shaun — 2012-10-04T08:32:50-04:00 — #1
What's the best way to handle this situation?
I have an old client who used to do a lot of work some years ago, but since about 2009 I haven't really heard from.
Since then, I've upped my rates quite a lot, more than double what it used to be. Recently she sent me new website updates out of the blue by email, and I'd agreed to it before looking back at what I used to do this work for.
So what's the best way to handle it? I'm thinking I could either;
- Call or email today, before starting any work, and let her know that I just checked my records and found that my prices are higher so I wanted to inform her so we'd both know what to expect.
- Complete the updates at the 2009 rate, but when presenting the invoice let her know that in future it will be higher.
I'm certainly in favour of the first option, because who knows when there might be more updates for this job again. But the second option seems like it's the most fair to the client.
cpradio — 2012-10-04T08:55:02-04:00 — #2
I would start with the first option, and you may be greeted with hesitation of her wanting to pursue it. When that arises, I normally make an offer to do it at a reduced rate this time (not quite what it was many years ago, but maybe in middle of the two prices), but the next time will be at the normal rate.
Of course, I also only make such an offer, if the client was worth keeping and the surprise of my new rates would lose the client.
shaun — 2012-10-04T11:12:24-04:00 — #3
That makes a lot of sense.
Okay, telephone time!
shaun — 2012-10-04T11:15:02-04:00 — #4
ralphm — 2012-10-04T11:18:18-04:00 — #5
I would say just let her know that your prices have gone up, and that you felt you should make her aware of that before she decides she wants to proceed. People know that prices go up ... it's the way of the world. If she isn't willing or able to pay your prices, it's probably time to let her go anyway.
Just a thought: When the price of goods and services rises, how many shop owners / service providers give you the old price out of sympathy? I've never seen it happen. Web design need not be any different.
In one of the 5by5 chats with Zeldman, he describes how a client asked for a quote, and only a year later rang back to accept the services. Zeldman informed him that his prices had doubled. Apparently the guy quietly acknowledged the fact and didn't mind at all. Impressive.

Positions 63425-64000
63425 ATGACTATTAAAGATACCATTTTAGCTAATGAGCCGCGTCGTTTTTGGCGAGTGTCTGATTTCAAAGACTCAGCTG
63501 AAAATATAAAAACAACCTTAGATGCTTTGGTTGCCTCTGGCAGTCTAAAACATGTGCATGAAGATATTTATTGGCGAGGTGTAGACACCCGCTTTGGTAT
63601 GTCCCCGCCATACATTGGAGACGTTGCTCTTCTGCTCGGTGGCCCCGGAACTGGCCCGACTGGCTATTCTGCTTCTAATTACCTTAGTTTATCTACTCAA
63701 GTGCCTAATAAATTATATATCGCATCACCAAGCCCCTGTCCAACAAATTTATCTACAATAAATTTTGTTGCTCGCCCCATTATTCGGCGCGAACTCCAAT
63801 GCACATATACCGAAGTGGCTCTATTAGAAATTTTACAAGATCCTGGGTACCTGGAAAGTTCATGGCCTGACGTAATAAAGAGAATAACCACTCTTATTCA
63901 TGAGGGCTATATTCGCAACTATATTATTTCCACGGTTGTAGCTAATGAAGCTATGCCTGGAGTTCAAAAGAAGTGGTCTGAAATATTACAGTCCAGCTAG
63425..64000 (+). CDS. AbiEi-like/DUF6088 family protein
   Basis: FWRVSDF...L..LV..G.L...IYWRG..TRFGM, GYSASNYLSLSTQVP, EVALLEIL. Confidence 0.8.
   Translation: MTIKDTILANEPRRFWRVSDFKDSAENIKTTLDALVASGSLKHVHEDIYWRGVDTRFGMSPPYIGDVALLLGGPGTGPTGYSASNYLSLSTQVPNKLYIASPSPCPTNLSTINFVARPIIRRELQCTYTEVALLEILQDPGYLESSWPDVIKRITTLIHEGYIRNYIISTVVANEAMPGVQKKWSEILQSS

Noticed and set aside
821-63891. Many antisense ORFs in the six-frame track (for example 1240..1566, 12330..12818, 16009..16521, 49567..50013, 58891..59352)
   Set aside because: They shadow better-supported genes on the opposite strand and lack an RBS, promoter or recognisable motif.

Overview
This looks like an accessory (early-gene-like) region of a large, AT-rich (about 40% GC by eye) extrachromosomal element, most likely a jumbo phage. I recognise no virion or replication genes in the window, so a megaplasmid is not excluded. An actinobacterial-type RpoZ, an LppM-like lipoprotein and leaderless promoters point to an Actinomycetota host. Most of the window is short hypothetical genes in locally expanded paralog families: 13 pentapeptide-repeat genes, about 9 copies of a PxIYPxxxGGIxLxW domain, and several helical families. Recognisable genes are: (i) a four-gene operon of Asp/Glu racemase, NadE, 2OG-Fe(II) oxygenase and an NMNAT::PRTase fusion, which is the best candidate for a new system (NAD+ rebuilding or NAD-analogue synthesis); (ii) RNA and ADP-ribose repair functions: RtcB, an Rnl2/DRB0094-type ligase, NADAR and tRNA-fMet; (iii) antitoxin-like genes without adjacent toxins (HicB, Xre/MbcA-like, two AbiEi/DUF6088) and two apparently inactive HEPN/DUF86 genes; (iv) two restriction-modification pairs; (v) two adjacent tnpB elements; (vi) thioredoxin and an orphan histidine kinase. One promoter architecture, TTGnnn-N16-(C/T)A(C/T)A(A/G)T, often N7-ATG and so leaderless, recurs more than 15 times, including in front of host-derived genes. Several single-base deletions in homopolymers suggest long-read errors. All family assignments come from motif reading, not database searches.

mikl — 2012-10-04T14:50:38-04:00 — #6
I wonder if Zeldman put a time limit on the original quote. I usually do, as a safeguard against precisely that situation.
cpradio — 2012-10-04T15:27:28-04:00 — #7
I always do, 30 days is my typical time frame. So I never have that problem, but I still will go out of my way for that "special" client.
shaun — 2012-10-05T10:21:28-04:00 — #8
UPDATE: So a phonecall later, she decided to scale back her website updates and asked for a quote that listed the individual prices of everything so she'll know what to do. Waiting on her response now.
ramone_johnny — 2012-11-08T23:48:52-05:00 — #9
The fact that your prices have gone up, or that the client is an "old" one isn't the issue. The issue is that you haven't keep in touch.
A fantastic solution to this is to start email marketing.
Keep in touch with ALL of your clients and prospects.
Its a great way to let them know about ...
- Pricing changes
- New services
etc etc etc...
Of course, make sure you have permission to send emails to your clients (you can do this with an optin form/confirmation etc)
mikl — 2012-11-09T03:25:21-05:00 — #10
Hmm. Not sure I agree with that.
In this case, the problem was caused by the fact that (i) the client did not require any changes to the site for three years after the original work was done; and (ii) rightly or wrongly, Shaun was worried that the client would be upset by the fact that prices had gone up in those three years.
I really don't think that sending out regular emails to announce your price increases would have changed that situation. If the client didn't need any work done on the site, she probably would have done nothing more than glance at the emails, and, even if she had read them carefully, she probably wouldn't have taken in or remembered every price increase that was mentioned.
In fact, I think we've all agreed that there isn't really a problem here, and that the correct course of action was to let the client know about the new prices before starting work. Shaun would have to have done that anyway, regardless of what emails he had sent out in the interim.
By all means, consider email marketing as one tool in your toolbox. But it's a long way from being a "fantastic solution" to this particular problem.
shadowbox — 2012-11-09T04:39:42-05:00 — #11
I think what ramone_johnny is saying is that if he'd have kept loosely in touch with the client all these years, this whole situation wouldn't have been so bad, because it's quite possible that the client wouldn't be an 'old, one time gig' client, he would have most likely been taking him up on some of his email offers and generally their relationship would be more solid and 'current'. As would the client's understanding of how his pricing has changed over the years.
The key is to avoid having any 'silent' clients in the first place - so contacting them regularly, even if it's just a 'hello, hows things going?' should be a high priority, especially as it's easier to sell to existing customers. Also if you have a client who is putting regular money and referrals your way, you're less likely to rigidly enforce your new higher rates on them, so again this whole situation seems less likely to ever be a problem.
ramone_johnny — 2012-11-13T03:10:25-05:00 — #12
Exactly my point above.
I'm glad you get it!